The feast of St. Francis is always a high Holy Day for the many of us who have devotion to this saint of peace, humility and simplicity. For me it is a reminder and an inspiration to live his humble path to Christ and not imply admire him from afar.
Today is especially meaningful as our Holy Father Francis is visiting Assisi. I am where I should be today but I would have loved to be in the city of peace for this historic occasion. I was in Assisi in 1986 when Blessed John Paul II led that beautiful day of ecumenical prayer for peace and again in 2001 when he prayed for peace once again.
Our new Holy Father is inspiring us to live by the Gospel way of Christ without the trappings of pomp or fanfare. This is a time of great hope for our Church and yet it is incumbent upon us as pastors, religious, and laity to seize the moment and witness by word and deed to Jesus Christ AND to the value and beauty of the Eucharist each Sunday. While we are called personally to follow Christ, we are not called as isolated individuals but as member of the community of the Christ. A me-and-God spirituality is fraught with all kinds of dangers because God simply becomes whoever we make Him to be. Belonging to a community that stretches across time and geography keeps us humble and honest.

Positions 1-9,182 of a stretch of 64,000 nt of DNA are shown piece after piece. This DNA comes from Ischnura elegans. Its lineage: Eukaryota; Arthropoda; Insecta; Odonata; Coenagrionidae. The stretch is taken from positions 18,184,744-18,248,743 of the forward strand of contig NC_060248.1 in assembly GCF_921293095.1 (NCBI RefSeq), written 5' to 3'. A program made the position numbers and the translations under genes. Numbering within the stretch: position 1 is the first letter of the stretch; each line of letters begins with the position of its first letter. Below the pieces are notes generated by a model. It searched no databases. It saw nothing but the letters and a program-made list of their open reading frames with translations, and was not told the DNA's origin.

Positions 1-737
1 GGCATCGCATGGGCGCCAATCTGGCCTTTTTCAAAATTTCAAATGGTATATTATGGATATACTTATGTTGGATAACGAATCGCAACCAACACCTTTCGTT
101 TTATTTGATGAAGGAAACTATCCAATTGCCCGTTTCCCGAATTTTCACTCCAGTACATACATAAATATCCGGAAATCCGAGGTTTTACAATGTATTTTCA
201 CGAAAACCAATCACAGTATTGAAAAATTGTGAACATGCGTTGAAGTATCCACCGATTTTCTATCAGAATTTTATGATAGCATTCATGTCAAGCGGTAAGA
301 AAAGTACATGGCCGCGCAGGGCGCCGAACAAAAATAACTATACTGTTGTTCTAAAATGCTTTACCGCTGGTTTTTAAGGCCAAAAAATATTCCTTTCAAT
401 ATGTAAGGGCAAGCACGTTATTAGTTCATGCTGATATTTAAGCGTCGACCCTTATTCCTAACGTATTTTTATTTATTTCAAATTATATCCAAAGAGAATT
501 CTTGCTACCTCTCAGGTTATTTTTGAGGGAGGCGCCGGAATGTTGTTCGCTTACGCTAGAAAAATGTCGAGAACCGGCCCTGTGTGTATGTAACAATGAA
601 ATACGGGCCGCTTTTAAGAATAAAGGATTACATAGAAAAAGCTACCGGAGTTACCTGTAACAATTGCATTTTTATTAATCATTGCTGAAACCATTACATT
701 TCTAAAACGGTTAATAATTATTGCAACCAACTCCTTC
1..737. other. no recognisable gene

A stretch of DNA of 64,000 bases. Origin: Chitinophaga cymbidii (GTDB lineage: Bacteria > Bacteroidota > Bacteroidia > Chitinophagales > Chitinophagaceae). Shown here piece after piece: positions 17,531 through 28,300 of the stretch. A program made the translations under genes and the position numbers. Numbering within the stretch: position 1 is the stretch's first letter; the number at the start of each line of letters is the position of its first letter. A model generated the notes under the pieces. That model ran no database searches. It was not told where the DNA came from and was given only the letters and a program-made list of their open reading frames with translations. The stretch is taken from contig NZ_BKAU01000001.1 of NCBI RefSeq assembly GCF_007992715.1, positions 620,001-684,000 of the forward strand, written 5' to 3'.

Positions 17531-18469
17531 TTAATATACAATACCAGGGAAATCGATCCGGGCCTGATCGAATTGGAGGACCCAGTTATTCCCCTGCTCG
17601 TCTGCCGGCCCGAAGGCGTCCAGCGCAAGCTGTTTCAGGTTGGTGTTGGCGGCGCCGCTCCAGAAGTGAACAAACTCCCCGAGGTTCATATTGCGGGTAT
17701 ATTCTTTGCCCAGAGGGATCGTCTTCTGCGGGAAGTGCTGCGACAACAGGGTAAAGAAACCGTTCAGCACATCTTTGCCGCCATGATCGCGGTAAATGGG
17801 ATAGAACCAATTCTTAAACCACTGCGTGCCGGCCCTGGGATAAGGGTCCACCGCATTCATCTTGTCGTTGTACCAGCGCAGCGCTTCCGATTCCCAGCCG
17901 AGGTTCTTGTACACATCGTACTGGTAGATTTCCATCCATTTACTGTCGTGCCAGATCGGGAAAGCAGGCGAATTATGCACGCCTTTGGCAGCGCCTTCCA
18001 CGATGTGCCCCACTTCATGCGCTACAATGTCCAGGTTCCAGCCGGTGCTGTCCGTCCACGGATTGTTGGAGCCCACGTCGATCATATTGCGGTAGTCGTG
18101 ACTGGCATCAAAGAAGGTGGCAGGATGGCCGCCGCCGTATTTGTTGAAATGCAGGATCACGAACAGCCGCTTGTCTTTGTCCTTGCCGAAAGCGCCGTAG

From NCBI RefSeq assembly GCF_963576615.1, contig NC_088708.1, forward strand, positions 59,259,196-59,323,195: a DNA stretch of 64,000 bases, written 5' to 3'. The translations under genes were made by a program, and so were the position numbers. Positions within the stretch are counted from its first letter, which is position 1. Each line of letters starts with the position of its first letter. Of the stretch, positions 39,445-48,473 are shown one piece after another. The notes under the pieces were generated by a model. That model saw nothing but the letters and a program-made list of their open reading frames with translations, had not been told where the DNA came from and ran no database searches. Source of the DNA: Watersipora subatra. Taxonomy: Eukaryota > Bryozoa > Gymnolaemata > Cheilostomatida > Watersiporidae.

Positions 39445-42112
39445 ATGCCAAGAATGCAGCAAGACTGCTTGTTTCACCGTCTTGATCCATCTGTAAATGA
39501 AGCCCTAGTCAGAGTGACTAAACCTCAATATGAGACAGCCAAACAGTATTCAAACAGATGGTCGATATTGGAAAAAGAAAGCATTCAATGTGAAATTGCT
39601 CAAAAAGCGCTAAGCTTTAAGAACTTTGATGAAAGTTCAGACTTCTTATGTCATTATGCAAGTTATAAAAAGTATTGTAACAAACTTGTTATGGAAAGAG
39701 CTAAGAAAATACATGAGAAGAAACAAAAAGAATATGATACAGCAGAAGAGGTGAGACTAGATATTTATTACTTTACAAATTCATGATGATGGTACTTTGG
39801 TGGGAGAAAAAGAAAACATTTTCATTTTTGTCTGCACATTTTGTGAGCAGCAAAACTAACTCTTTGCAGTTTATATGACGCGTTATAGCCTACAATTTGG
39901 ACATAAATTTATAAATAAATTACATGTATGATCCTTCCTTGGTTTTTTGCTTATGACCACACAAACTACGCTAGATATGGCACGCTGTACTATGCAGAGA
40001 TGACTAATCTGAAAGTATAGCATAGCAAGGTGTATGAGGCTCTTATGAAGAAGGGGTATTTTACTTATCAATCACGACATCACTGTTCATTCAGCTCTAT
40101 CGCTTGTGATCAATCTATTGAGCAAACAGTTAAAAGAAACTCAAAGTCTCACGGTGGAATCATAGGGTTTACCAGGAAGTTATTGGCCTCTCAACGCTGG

In his early days of call and conversion Saint Francis needed to mature in his vocation. He first thought he was to rebuild the damaged churches of San Damiano and the Portiuncola but he then began to appreciate his role as renewing the Church of his time. Pope Francis is leading us in a similar renewal today.
Second, when others expressed a desire to join him (Peter of Catania and Bernard of Quintaville), Francis was disconcerted. Up until then he understood that this was his call and his commission to renew the Church. But a community was born that deepened his witness and his vocation. The same is true today.
Finally, Francis had a deep sense of God’s love for him and he put Christ first in everything he did and in every aspect of his life. His early dream was to become a knight and fight in the crusades. On his way with all the right equipment he has a dream and a mysterious voice says to him: “Francis, where are you going with all of this?” Francis says: “To Puglia.” And the voice says: “Whom is it better to serve, the Master or the servant?” “The Master, of course,” answers Francis. “The why follow the servant instead of the Master?”
Francis then asks a very good question, a question all of us might ask ourselves today: “Lord, what would you have me do?” Francis is told to return to Assisi and there he will be told what to do.
Lord, what would you have me do? On this feast of Saint Francis and in light of the example Pope Francis is giving us, we might allow this question to seep into our hearts and take the time to listen for the voice of God in our spirit. Many good things command our attention today but they often tend to become gods in themselves (read: sports, social advancement) and distract us from the priority of truly following the call of Christ for us to serve one another. True peace can only be found in this life if we are responding to what Christ asks of us. And that changes as life moves along. “Lord, what would you have me do?”
May the Lord give you peace.
Rev. James M. McNamara